Pacing Tips for Ultramarathons

Written by Andrew Simmons for the Fall 2018 edition of our Trail Times newsletter. Andrew is the Head Coach for Lifelong Endurance.

Many ultra-distance events – typically 100 milers and longer – allow participants to have a crew on course at various points, as well as pacers who typically join their runner mid-way through a race. Pacers are intended to run alongside and help encourage their athlete on course. Taking on the role as pacer is definitely not an easy one! Read more to learn how you can help pace your friends at their next big ultra.

Forward Progress

The biggest role a pacer plays is that of morale booster. Ultra distance races are undoubtedly difficult and will put athletes through numerous highs and lows. As a pacer, the number one job is to keep your athlete moving forward. Depending on how well you know the athlete you’re pacing they may ask you to lead them up a climb or sit behind you and keep a specific pace. It’s your job to deliver that athlete to the next pacer on time, or to the finish line in their desired goal time. Make it a game and tell them to, “run to that tree,” or “run for 5 minutes and walk for 2.” As the pacer you can make 5 minutes turn into 8 (without telling them), you’re in charge!

Addie Bracy taking a break at the 2018 Leadville 100 Mile. (Photo by Andrew Simmons).

Overwhelmingly Positive

Positive mental attitude is paramount later in long distance ultras. As a pacer you may think you’ve traded places with a big, ugly bear or in some cases athletes revert to needy and insecure toddlers. From mile to mile you might not know what you’re going to get as emotions run high over the long duration of an ultra. Your attitude and tactics as a pacer require positive and supportive talk to elevate your runner’s mood and mental state.

Tim Tollefson (behind) pacing Alex Nichols at the 2017 Western States 100 Mile Endurance Run.

Feed the Fire

It’s pretty simple. To keep moving you need to eat and hydrate or you’ll run out of fuel and stop moving. As a pacer your job is to make sure that your athlete (or bear/toddler), is ingesting calories on a regular basis. At some point they will no longer want to chew, eat, or drink. Offering them creative food options is a big allure of aid stations. As pacer, carry tasty treats and give your athlete food along the course. You may have to have a few, “come to Jesus,” talks about why they need to eat and hydrate, and how that awful feeling they’re having would be remedied with calories.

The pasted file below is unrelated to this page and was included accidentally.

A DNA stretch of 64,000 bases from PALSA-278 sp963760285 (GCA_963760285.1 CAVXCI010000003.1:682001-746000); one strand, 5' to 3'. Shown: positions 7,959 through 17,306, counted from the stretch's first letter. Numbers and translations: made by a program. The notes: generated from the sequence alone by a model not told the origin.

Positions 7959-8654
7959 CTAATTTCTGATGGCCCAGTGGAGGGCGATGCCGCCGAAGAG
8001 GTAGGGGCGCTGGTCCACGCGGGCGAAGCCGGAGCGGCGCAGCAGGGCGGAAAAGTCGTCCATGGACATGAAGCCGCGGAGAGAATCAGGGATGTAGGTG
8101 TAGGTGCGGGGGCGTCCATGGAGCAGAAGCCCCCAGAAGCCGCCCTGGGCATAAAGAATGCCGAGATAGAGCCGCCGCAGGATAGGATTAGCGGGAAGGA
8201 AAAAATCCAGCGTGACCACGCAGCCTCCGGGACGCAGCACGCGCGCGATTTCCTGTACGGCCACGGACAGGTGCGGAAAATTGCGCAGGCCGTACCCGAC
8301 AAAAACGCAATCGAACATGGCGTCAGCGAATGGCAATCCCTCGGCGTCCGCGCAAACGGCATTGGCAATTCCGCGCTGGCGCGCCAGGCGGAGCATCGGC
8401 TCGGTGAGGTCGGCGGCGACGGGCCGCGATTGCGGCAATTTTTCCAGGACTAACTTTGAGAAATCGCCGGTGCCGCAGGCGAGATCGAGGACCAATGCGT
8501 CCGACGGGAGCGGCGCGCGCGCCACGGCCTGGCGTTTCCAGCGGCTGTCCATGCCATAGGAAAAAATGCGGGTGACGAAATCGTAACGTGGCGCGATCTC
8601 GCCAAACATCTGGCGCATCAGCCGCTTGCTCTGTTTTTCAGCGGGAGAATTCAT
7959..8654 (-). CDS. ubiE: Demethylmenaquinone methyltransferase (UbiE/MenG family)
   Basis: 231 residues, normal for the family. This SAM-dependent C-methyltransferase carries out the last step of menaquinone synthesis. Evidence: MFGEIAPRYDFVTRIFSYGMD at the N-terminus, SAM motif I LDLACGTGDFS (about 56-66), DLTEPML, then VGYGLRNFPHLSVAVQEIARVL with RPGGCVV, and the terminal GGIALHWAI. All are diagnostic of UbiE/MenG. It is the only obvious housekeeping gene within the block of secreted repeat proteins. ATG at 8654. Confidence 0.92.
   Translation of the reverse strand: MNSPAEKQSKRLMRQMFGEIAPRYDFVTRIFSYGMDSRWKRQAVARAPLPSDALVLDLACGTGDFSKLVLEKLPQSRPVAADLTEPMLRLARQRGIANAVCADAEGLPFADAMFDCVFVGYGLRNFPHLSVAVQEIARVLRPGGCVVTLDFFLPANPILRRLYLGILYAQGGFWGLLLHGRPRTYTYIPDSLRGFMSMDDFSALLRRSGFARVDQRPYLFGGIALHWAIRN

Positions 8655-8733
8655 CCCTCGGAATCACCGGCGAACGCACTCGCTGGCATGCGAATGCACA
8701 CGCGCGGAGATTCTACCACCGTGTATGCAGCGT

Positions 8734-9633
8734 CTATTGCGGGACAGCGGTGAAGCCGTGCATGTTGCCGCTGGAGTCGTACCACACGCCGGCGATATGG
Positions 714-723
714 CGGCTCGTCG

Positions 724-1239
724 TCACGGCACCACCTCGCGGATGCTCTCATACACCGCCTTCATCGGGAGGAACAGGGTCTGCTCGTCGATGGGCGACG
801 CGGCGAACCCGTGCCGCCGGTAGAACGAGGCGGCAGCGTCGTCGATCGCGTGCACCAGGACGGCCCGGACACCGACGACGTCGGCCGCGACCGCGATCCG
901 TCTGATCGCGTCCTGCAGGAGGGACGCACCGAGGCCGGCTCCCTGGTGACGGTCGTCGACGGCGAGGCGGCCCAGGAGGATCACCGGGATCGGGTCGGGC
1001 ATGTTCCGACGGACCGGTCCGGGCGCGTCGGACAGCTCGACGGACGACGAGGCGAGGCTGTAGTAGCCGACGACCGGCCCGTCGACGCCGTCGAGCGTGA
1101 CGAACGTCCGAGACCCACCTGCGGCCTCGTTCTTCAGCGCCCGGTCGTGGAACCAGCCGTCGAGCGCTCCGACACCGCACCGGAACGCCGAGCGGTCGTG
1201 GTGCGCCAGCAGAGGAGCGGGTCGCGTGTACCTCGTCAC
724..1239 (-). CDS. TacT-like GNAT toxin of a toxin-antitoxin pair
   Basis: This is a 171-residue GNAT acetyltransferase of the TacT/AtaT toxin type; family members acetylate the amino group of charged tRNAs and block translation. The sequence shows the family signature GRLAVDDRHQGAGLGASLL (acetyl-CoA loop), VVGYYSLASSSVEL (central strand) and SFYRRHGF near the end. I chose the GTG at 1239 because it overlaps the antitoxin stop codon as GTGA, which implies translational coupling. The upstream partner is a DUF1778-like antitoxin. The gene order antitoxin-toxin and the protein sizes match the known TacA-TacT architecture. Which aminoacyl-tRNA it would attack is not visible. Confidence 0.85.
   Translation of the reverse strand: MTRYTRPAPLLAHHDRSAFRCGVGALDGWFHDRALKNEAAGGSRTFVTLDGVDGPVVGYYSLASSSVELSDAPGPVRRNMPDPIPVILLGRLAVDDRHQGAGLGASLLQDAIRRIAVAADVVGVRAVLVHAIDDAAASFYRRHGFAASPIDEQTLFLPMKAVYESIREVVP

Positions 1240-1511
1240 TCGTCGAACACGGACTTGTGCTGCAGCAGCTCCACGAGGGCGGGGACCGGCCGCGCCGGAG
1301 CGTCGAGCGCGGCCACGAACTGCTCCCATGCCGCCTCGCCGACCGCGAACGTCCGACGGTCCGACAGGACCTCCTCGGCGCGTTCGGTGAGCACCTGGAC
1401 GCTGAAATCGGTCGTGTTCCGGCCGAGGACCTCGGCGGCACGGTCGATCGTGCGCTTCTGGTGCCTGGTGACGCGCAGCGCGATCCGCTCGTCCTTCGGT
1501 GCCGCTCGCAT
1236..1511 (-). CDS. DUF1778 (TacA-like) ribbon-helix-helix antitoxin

Come prepared (to give them everything you have)

As a pacer you are a martyr to your athlete. You will give them your jacket when they’re cold, only to shove it in your pack for 6 hours when they overheat on a climb. You will give them your headlamp when they forget to grab it at an aid station (or you forgot to pack a back up!) and run for 3 hours using a dismal phone flashlight. If muling is allowed, be prepared to wear two packs – one on the front and one on the back – and figure out how to carry two sets of poles (they might want them!)

Making it all come together

Ultra distance racing can regress an athlete to they’re basic faculties. Your job as pacer is to fill in the gaps. There are a few rules to help you be successful with your athlete on race day.

  • Feed them like a woodchipper. Regular intervals (every 35 to 40 minutes).
  • Tell them they look great (even when they don’t).
  • Talk when they let you. Stories go a long way.
  • Take your job seriously, they are relying on you.

Pacers don’t get buckles

Giving your pacer a 100% effort is exhausting and even frustrating. However, they will forever thank you for all that they put you through. Pacing at an ultra carries its own rights and privileges to share on your next run, at a campfire with friends, and makes for great conversation the next time you’re on the course wearing 2 packs, juggling jackets and food while trying to manage 4 poles!

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